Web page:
Thursday, January 18, 2007

Where to Stay in San Francisco: Part VII - Lombard Street

As you enter San Francisco from the Golden Gate Bridge, you may find yourself on Lombard Street heading towards downtown. Yes, it's the same street that is called "The Crookedest Street in the World," but here it is a six-lane boulevard. As you drive east on Lombard, you will see a hill directly in front of you. That is Russian Hill and the crooked block of Lombard descends from the summit on the other side.

This busy section of Lombard divides Cow Hollow from the Marina District. Cow Hollow is just south of Lombard Street and got its name from the cows that grazed here many moons ago. Today Cow Hollow is home to restaurants, bars, and upscale boutiques on Union Street. Just north of Lombard is the Marina District. This area was built on landfill and homes fell in the Marina during the 1989 Loma Prieta Earthquake. Today Chestnut Street, which is one block north of Lombard, has great restaurants, bars, and shops. Both the Marina District and Cow Hollow are fun to stroll through.

All of this makes Lombard Street a good part of town to stay in; although you are pretty much limited to motels along Lombard and adjacent streets. This is great if you have a car and don't want to pay the $40/night many of the downtown hotels charge for parking. The motels range from strictly budget places to some pretty nice ones, such as Hotel Del Sol.

If you prefer bed and breakfasts, there is at least one in the area -- Union Street Inn -- a quaint B & B in the heart of the Union Street shopping district.

While Lombard Street's motel row does not have the most upscale or charming accommodation in the city, the nearby neighborhoods are fun and parking is cheaper and easier than downtown.

If you are planning a visit to San Francisco and would like some help with lodging, restaurants, and activities, Blue Heron offers custom designed vacations. For more information, call me at (866) 326-4237 (toll free) or e-mail me by clicking here.

Thursday, January 11, 2007

Where to Stay in San Francisco: Part VI - Fisherman's Wharf

Fisherman's Wharf is tourist central in San Francisco. Locals have a love/hate relationship with it. We value visitors as tourism is our number one industry. Fisherman's Wharf is a rich part of the city's history. But today there are too many tee-shirt and souvenir shops. This is not what San Francisco is about, so we say. As a result, locals tend to avoid the area.

However, Fisherman's Wharf is home to some great sights, especially for children. Ship lovers will enjoy visiting the Hyde Street Pier, home to historic ships, and the Jeremiah O'Brien, a Liberty Ship that participated in the D-Day invasion of Normandy. Kids of all ages will enjoy playing the antique arcade games at the Musee Mechanique. Watch sourdough bread being made at Boudin Cafe and visit its intimate museum on the history of baking bread in San Francisco. Finally, everyone has fun watching the sea lions push and shove each other at Pier 39.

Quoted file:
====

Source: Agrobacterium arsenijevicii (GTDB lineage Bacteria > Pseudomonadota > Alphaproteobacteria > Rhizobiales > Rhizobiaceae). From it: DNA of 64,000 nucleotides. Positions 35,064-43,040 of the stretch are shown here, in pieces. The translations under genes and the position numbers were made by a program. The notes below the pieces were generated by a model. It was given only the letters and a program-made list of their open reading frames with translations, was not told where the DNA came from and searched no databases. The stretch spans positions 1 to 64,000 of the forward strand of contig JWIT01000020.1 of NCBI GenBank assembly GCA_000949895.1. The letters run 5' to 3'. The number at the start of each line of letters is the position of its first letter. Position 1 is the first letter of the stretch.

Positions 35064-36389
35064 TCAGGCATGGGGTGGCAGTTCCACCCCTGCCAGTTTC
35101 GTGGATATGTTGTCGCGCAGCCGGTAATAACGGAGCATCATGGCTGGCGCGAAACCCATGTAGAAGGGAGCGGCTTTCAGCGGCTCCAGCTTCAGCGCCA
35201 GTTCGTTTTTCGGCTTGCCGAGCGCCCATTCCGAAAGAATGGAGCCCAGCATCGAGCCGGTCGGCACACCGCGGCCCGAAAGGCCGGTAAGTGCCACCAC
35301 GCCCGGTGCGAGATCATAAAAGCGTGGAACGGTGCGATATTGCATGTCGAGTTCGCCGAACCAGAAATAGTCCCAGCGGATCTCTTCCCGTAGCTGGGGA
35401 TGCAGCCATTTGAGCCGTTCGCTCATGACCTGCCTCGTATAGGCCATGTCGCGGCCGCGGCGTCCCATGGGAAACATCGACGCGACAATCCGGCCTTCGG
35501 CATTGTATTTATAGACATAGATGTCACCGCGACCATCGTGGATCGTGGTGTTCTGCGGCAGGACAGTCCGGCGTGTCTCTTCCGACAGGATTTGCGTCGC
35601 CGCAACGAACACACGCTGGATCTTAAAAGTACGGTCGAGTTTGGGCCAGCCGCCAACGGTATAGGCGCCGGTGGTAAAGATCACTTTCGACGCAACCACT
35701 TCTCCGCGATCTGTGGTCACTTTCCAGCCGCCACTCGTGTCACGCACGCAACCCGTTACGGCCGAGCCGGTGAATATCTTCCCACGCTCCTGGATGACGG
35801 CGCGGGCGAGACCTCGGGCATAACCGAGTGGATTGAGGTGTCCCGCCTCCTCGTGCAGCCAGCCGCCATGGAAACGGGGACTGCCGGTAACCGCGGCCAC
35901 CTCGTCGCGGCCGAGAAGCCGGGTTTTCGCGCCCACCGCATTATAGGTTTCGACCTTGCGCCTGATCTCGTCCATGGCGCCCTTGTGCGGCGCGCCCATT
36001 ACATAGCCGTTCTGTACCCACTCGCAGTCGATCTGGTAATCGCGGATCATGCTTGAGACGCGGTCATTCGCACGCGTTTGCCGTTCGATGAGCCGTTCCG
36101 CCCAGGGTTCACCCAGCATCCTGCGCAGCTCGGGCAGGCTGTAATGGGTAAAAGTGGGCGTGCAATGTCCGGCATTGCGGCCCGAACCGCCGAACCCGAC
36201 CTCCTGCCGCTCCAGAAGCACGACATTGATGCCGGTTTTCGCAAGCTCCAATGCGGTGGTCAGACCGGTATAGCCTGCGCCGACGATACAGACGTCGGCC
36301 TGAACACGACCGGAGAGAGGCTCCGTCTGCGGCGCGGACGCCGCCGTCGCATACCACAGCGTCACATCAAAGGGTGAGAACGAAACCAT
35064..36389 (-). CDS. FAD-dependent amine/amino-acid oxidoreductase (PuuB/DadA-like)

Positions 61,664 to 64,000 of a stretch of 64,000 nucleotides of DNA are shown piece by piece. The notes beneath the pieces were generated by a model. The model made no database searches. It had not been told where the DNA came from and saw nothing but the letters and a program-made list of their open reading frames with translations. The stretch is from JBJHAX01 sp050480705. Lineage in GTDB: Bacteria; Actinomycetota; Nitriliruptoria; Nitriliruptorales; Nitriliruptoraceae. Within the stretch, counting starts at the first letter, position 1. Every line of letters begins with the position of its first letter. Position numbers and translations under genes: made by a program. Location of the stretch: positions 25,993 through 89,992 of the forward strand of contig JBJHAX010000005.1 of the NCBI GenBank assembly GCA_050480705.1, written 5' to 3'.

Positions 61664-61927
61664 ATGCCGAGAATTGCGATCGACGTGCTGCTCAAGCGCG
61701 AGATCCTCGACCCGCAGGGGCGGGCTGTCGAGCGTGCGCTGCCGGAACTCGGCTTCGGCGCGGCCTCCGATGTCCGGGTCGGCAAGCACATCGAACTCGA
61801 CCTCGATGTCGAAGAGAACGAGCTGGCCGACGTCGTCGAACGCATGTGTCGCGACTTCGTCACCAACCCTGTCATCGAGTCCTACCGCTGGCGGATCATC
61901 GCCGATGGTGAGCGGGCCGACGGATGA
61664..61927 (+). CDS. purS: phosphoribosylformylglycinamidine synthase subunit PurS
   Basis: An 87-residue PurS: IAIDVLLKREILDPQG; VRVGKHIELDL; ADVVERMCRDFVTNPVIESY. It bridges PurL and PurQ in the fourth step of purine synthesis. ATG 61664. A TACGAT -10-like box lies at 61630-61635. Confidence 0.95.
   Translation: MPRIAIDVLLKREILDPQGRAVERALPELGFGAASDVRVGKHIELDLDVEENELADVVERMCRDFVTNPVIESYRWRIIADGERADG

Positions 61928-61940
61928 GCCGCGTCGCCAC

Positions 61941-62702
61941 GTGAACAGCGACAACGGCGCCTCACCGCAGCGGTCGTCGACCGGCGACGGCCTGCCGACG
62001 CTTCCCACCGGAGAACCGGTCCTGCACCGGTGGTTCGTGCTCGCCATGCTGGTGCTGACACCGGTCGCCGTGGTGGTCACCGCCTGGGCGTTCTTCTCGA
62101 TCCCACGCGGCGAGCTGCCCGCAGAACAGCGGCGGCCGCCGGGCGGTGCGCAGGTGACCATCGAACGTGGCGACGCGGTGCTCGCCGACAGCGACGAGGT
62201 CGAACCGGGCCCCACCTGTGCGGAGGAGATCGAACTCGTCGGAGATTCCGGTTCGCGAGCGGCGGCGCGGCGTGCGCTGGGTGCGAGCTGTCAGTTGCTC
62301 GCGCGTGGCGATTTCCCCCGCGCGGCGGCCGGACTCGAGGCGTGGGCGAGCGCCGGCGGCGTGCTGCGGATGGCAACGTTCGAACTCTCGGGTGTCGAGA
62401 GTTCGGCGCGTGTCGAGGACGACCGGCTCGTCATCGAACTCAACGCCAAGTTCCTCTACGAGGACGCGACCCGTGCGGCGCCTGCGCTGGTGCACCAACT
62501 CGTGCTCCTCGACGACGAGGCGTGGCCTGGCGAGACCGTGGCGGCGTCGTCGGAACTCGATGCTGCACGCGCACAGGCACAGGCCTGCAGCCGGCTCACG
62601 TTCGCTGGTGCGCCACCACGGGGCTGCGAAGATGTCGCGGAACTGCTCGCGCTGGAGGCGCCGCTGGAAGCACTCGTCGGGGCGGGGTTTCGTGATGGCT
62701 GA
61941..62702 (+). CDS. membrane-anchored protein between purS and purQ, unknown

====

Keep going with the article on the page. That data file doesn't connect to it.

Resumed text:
Fisherman's Wharf is a great place to stay if you have young children. They will enjoy all the tourist-related shops and activities in the area. Most of the major chains have properties here: Holiday Inn, Hyatt, Hilton, Sheraton, Best Western, Marriott, and Radisson. Kimpton has a very nice nautical-themed hotel, the Argonaut.

If you want to feel like you are in a real city, Fisherman's Wharf is not the place to be. But, if you have children, this may be the part of San Francisco that will best suit your needs.

If you want some help planning your vacation in San Francisco, Blue Heron can help you select your hotel, make restaurant reservations, and recommend activities. Get more information on our custom vacations by calling (866) 326-4237 (toll free) or by e-mailing me by clicking here.

Friday, January 05, 2007

Where to Stay in San Francisco: Part V - SOMA

SOMA (the acronym for South of Market) is the area of San Francisco closest to our convention center, the Moscone Center. This area is also home to some of the city's better restaurants and hottest clubs.

Aside from a few budget hotels, the area mostly includes properties own by the big chains. Marriott is represented by both a Courtyard by Marriott and the San Francisco Marriott. The latter hotel is San Francisco's second largest and can accommodate large meetings in its own convention facilities.

Two five-star properties are located in SOMA. The Four Seasons and St. Regis are both within two blocks of the Moscone Center. The St. Regis is home to the well-reviewed Ame restaurant.

The Palace Hotel, a Starwood property, is the oldest hotel in San Francisco. Founded in 1875 and rebuilt after the 1906 earthquake and fire, the hotel's Garden Court is a beautiful restaurant and a great place for Sunday brunch.

There are also two boutique hotels in the area. Kimpton's Palomar Hotel is a short walk to the convention center and houses the acclaimed Fifth Floor restaurant. The Milano Hotel is located on Fifth Street, next door to the San Francisco Center; home to Nordstrom's, Bloomingdale's, and many other stores.

If you are planning a trip to San Francisco and want some help with your accommodations, dining options, and activities, Blue Heron provides custom designed vacations. For more information, call me at (866) 326-4237 (toll free) or e-mail me by clicking here.